Jeff Brown’s beloved children’s book, Flat Stanley—about a boy who, when a bulletin board falls on him in his sleep, is flattened and can now fold himself into letter size and be mailed off on different adventures—is transformed, by Timothy Allen McDonald, into an adventure for the whole family. While the original book was released in 1963, the musical has a modern twist, with nods to contemporary classics Harry Potter and Star Wars, in the use of props and in the music. An acknowledgment which visibly resonated with the target audience and instantly connected them with the characters on the stage.
“The Musical Adventures of Flat Stanley,” though focused on family—Stanley, desperate for adventure and travel, realizes that what he really wants is to be with his parents and brother—sends another message which, given the constant reliance on handheld technology for entertainment, is desperately needed. The message, and here we border on cliché (but stick with me—it’s worth the trip), is that when children (or heck, we) delve into the realm of fantasy and imagination, adventure is always possible. This is not just the, “If you can imagine it, you’re there!” type of adventure either, but the idea that the audience has it within themselves to create and go. Because when thisaudience member considered the choices the writers had made in regards to including Harry Potter and Star Wars, I couldn’t help but think about the creators of those two franchises—two people who simply imagined worlds and took us there to visit.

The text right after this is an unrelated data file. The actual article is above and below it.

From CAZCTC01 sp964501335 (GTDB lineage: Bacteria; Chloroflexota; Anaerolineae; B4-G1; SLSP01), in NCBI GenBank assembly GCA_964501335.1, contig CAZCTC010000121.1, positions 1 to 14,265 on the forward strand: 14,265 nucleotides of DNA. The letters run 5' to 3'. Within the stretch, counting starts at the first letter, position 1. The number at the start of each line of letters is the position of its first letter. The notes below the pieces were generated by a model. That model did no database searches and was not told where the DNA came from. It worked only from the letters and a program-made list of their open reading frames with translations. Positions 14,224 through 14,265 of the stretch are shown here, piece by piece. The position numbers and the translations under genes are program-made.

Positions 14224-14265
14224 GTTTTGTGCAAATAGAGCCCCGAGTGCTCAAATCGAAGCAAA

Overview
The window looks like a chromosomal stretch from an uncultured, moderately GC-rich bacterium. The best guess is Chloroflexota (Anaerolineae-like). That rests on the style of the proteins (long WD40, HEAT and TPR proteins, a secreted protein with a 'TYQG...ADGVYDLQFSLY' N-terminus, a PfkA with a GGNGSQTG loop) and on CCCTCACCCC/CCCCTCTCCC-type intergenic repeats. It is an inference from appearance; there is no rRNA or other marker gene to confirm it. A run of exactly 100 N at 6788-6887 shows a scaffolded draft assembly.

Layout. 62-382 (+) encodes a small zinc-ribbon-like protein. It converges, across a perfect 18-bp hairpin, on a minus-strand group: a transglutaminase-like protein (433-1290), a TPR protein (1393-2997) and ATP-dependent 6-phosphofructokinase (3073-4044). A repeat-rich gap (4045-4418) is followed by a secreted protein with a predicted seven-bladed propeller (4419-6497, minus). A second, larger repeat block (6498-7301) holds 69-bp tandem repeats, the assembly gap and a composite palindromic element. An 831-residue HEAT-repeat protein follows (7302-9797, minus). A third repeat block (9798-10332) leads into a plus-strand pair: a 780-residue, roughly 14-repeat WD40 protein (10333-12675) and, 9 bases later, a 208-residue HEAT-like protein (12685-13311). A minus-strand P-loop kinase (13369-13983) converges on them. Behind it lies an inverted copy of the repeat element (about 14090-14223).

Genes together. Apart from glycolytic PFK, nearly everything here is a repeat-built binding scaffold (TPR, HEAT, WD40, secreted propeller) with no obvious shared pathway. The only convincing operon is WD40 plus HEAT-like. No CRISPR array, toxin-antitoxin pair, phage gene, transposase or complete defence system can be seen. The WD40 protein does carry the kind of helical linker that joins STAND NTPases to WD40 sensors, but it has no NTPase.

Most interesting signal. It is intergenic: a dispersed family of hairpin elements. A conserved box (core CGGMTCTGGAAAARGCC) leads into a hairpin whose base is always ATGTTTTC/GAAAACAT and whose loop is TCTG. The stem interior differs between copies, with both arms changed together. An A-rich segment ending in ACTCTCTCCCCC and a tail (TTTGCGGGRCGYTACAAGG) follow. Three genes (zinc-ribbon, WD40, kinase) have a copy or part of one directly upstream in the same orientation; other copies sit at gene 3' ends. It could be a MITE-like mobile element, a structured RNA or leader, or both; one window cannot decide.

The MainStreet Theatre Company gives a knee-slapping performance replete with physical humor, outrageous costumes, and songs that had children singing and dancing in their seats. The stand-out performance, however, was Michael Faulkner’s, who plays Stanley's father. Silliness (and the musical is silly) is often underrated. Or, it is misunderstood as something that anyone can execute easily, but that is definitely not the case. Faulkner changed roles and wardrobes several times over, and though each of his characters was intended to make the audience laugh, each did it a new way. Contrary to what many believe, it is not easy to entertain children, but Faulkner was able to do it with ease and respect for his audience.
“The Musical Adventures of Flat Stanley” runs through Sunday February 16, 2014, Saturdays and Sundays only, at the Lewis Family Playhouse. Prices are $18.00 for general admission and $16.00 for youth. For directions to Lewis Family Playhouse and for information about this and other upcoming events, please go to http://www.lewisfamilyplayhouse.com/.